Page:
Predicting The Future (continued)

Steve Rubel’s first prediction in a multi-post series is a good one:

Blog comments have perhaps more collective wisdom inside them than any other form of consumer generated content. However, as of today, there’s essentially no way to mine them. Who’s going to help us here? Will it be Google, Yahoo, Technorati or Ice Rocket? Or will some great new search engine come along and change the game. Tune in this time next year.

Steve is right, of course, but there is so much more to be done with comments than simply being able to search them.

We need a solution to comment spam, maybe captchas are it, but TypePad doesn’t support them yet. Most of the other blogging platforms seem to offer them by now.

We also need a way to "subscribe" to a comment thread.  I post comments a lot on blogs.  I rarely go back to see what reaction they generate.  If, when I post a comment, I get the option to subscribe to the comment thread, via email or RSS, that would be great.

And as I have said before, we need a way to elevate the best comments right up onto the front page.  I realize that most of my posts generate comments that are way better than my posts.  I want a simple one click button that posts the comment right onto the bottom of the post.

Bottom line – blogs are conversations.  We need to start treating the comments like the important content that they are instead of an afterthought.

Top 10 Records of 2005 – Number Four

Nashville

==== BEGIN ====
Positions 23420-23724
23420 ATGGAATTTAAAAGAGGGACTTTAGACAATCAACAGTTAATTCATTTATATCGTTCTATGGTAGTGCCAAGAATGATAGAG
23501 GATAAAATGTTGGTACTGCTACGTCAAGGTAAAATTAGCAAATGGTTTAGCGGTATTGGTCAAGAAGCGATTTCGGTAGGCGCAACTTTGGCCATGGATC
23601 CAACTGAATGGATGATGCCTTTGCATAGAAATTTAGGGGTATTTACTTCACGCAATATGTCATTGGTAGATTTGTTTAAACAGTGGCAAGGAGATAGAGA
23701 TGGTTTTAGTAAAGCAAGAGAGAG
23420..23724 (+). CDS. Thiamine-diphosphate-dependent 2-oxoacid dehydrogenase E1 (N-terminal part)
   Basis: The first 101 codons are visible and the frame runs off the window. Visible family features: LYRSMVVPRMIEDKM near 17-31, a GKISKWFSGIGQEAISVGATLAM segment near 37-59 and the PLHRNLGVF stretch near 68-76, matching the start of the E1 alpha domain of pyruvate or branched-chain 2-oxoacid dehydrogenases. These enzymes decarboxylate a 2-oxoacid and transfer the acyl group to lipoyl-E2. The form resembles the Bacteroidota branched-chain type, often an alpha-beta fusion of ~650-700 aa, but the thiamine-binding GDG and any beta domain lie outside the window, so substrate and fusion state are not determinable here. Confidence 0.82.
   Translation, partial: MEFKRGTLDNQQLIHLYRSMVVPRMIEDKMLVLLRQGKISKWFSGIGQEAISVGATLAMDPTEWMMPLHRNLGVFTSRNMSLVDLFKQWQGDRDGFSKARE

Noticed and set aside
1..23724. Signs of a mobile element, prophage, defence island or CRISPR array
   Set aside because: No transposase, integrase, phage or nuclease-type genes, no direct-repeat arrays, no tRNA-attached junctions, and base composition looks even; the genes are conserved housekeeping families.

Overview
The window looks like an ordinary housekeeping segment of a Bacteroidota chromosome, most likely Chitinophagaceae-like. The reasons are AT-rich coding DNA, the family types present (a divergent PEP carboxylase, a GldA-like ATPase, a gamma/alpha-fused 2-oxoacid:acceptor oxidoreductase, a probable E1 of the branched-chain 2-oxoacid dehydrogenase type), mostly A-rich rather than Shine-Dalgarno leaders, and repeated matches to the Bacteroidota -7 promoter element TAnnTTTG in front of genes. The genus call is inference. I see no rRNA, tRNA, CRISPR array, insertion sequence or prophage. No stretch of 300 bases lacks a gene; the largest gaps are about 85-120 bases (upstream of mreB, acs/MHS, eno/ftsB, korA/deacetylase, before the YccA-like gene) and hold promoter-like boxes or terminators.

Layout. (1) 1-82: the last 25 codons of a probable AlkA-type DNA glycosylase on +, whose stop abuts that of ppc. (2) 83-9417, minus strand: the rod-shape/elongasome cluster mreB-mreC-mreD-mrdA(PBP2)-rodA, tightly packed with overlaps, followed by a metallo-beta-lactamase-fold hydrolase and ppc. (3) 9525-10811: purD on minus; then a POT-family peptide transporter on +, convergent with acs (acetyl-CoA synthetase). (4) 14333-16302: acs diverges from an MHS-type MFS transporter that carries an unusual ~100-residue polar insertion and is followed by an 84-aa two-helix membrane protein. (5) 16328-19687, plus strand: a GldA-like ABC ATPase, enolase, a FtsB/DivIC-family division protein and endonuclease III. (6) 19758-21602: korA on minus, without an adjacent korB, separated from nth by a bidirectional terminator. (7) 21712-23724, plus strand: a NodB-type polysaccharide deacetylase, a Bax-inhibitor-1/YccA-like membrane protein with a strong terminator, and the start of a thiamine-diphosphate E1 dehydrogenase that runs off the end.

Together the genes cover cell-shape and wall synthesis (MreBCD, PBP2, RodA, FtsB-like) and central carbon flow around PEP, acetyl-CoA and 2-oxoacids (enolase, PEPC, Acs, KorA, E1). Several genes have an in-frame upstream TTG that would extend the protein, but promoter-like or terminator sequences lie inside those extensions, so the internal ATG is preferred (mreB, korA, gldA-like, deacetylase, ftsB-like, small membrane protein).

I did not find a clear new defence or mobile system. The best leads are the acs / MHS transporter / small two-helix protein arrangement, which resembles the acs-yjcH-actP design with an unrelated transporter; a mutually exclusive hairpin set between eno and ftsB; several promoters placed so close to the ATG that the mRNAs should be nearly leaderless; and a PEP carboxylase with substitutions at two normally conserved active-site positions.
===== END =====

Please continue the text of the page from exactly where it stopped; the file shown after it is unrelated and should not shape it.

Our friend Cliff is always a source of new music ideas and this year was no different with two tips that turned into top 10 records.  The first one was Josh Rouse.  I have no idea why we’d never heard of Josh before.  His style of pop folk is right up our alley.

Cliff tipped us off at a barbeque in June and Josh was the biggest thing in our house all summer.  We must have listened to this record, Nashville, and another of his records, 1972, every day this summer.

We are still listening to them and we had Nashville on last night.

Josh captures settings in his songs like an artist. His song, Winter In The Hamptons, captures perfectly the feeling of hanging out at the beach in the cold months when the place is deserted.  And Saturday is such a wonderful love song.

We love Josh Rouse and we love this record.

Predicting The Future (continued)

I have been a fan of free wifi as a public utility since the early days of this blog.

In Frank Barnako’s Internet Daily, he quotes Kevin McKenzie, chief executive officer of JiWire.com, who says:

"Wi-Fi is going to be ubiquitous. You’re going to see more municipal hot zones going from announcement to reality. We’ve seen a huge increase in shops offering free Internet access as a way to get people in their doors."

Free and ubiquitous wifi is important because it makes access available to anyone with a wifi enabled device, levels the playing field in a host of ways, and makes wifi based telephony a reality.

I can’t wait to see it happen.